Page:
People viewing first the synod, and then l’affaire Douthat, from afar may wonder how we got to this point. What is the source of these stark divisions–in the church, the synod, the theological discipline, and the laity–that cause this kind of hostility?
The answer is actually fairly simple.
One side understands that the work of the council was to produce 16 documents reorienting the eternal and unchanging teachings of the church for the modern world. This what Pope Benedict meant by a “hermeneutic of continuity.” The teachings are in perfect continuity with the teachings of the church. The council addressed praxis.
The other side practices a “hermeneutic of rupture,” which approaches the council as a kind of ongoing event, initiated in the 1960s, of ever-evolving church teachings wrapped in the fluffy gauze of the Spirit of Vatican II. This side is, of course wrong, and the precise scope of its error is encapsulated in the following quote from John O’Malley’s What Happened at Vatican II.
Apparently, what happened was not debate between liberal and conservative wings resulting in 16 documents, but a series of seismic changes…
…from commands to invitations, from laws to ideals, from definition to mystery, from threats to persuasion, from coercion to conscience, from monologue to dialogue, from ruling to serving, from withdrawn to integrated, from vertical to horizontal, from exclusion to inclusion, from hostility to friendship, from rivalry to partnership, from suspicion to trust, from static to on-going, from passive acceptance to active engagement, from fault-finding to active appreciation, from prescriptive to principled, from behavior modification to inner appropriation.
This is madness. It’s actually embarrassing that a professor at a leading university could produce such raw nonsense. And yet this is the way a certain school of theology and church history actually sees the council, and thus their role as banner-carriers for the Spirit of Vatican II, fighting threats, coercion, legalism, exclusion, hostility, suspicion, and lack of principle. (Psss, I think they mean us, Ross.)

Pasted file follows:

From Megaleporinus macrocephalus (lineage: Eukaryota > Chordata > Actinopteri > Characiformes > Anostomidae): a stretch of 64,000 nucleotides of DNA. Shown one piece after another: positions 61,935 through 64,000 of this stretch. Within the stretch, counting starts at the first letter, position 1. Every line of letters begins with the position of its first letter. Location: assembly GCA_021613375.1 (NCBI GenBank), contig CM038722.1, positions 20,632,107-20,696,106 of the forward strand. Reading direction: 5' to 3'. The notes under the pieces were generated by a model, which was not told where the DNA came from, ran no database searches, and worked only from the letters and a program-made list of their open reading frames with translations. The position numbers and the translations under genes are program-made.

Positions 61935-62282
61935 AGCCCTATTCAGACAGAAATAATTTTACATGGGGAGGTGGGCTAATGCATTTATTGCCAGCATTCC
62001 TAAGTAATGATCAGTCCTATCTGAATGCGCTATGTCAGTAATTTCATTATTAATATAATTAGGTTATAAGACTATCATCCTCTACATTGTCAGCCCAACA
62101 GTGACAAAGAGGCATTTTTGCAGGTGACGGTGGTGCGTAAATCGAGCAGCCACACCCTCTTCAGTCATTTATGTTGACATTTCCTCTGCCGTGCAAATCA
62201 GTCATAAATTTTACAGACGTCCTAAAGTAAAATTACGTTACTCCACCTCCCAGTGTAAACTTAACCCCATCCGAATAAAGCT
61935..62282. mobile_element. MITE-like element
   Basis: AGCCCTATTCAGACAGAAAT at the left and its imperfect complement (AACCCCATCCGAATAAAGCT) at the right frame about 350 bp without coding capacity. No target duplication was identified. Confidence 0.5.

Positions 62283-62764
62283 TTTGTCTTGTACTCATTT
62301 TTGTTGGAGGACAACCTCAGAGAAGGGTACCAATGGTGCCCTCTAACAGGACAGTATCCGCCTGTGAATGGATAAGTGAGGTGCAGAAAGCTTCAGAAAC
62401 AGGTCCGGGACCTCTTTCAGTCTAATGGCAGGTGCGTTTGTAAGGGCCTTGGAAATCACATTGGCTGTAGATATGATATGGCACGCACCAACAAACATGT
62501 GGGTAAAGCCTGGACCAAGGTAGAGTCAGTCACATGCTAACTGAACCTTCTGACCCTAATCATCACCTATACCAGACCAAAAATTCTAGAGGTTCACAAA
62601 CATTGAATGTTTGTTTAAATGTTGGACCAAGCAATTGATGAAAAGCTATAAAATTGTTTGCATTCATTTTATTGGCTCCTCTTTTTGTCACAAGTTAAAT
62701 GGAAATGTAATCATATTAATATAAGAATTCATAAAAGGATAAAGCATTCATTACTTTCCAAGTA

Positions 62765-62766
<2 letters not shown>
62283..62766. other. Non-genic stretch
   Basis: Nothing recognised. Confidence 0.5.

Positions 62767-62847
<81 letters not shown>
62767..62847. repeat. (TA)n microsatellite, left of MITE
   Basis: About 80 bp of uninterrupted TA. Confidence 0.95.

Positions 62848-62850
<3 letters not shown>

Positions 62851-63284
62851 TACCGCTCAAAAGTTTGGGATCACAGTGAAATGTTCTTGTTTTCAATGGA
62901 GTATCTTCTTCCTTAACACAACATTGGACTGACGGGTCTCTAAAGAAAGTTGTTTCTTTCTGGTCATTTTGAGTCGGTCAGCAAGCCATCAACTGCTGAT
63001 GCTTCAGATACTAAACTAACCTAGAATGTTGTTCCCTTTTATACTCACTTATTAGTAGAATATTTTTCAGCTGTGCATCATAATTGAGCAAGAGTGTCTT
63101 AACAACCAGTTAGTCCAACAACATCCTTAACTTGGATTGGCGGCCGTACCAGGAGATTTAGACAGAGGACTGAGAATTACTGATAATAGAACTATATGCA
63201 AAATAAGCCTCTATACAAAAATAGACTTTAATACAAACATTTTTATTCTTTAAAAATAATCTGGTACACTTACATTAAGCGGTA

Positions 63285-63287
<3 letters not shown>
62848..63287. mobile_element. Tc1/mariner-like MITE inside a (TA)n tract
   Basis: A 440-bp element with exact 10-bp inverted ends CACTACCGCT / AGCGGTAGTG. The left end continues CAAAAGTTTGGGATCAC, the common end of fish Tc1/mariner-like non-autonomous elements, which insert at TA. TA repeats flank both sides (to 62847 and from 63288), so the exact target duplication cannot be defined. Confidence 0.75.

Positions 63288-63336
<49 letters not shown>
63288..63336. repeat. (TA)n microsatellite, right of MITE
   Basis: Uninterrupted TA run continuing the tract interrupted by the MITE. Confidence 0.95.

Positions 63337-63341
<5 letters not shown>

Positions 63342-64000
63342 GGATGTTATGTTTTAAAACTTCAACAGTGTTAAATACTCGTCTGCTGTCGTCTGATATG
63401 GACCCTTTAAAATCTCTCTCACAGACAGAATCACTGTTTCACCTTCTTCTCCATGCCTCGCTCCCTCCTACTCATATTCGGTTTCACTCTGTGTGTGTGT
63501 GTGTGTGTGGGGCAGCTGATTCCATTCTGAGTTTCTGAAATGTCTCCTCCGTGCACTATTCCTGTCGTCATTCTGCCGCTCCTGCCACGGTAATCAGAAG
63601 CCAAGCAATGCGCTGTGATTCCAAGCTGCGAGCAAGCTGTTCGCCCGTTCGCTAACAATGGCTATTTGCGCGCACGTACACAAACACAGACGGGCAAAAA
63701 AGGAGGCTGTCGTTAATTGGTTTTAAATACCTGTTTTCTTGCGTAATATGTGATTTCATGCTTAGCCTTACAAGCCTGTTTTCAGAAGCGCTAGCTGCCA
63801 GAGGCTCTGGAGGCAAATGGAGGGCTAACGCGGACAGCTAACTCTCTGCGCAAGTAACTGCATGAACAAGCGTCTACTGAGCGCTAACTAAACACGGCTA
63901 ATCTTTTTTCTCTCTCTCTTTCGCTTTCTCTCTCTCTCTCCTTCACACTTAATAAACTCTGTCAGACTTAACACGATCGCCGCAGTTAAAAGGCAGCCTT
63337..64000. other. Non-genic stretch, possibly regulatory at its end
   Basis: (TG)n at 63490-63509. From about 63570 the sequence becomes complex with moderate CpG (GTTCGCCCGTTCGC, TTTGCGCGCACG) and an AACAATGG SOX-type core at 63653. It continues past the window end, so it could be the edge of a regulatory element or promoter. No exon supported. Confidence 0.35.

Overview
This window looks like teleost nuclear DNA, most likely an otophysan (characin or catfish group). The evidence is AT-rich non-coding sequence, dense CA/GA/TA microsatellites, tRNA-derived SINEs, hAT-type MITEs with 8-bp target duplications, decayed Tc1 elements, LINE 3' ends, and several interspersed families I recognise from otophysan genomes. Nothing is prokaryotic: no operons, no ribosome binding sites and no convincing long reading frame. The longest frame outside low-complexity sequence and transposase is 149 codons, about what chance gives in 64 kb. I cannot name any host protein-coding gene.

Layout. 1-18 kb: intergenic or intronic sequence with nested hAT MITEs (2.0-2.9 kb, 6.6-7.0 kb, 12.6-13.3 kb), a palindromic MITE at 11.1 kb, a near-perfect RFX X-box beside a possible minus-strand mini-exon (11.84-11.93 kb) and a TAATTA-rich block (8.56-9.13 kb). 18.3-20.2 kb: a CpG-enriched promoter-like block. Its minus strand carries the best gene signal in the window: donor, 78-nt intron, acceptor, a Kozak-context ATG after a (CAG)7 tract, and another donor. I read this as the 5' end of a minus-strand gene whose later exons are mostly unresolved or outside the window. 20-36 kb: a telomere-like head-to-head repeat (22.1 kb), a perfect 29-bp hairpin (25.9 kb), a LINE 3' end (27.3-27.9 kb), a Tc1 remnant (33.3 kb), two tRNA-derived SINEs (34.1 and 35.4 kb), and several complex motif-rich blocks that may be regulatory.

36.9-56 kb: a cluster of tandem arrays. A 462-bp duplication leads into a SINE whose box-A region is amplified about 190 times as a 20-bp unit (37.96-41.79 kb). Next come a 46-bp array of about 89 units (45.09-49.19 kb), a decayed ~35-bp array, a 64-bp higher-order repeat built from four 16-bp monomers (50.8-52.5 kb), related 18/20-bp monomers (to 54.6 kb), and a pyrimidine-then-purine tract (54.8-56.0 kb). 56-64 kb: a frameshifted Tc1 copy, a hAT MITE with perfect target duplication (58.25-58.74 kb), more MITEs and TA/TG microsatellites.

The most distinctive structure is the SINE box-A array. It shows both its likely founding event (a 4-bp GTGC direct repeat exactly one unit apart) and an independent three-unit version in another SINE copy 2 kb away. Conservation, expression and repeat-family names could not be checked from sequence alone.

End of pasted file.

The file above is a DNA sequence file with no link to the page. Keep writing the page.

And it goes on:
The mind that conceives such a paragraph not only doesn’t grasp the true history of the council (for this list is so obviously wrong and biased that only a True Believer could produce it), but has cast himself as hero of a conflict playing out in his own mind. It establishes a clear set of conflicts between us (The good progressives! Yay!) and them (The bad reactionaries! Boo!). The Other (eg, Ross Douthat, and other Catholics who take a traditional line along with St. John Paul II, Pope Benedict, and others) is an obvious enemy to be mocked and crushed.
And thus it was no surprise to find the first name on the list of signatories to the petition seeking the removal of Ross Douthat from the New York Times was …
…yeah, you guessed it: “John O’Malley, SJ (Georgetown University).”
Does that clarify things a bit?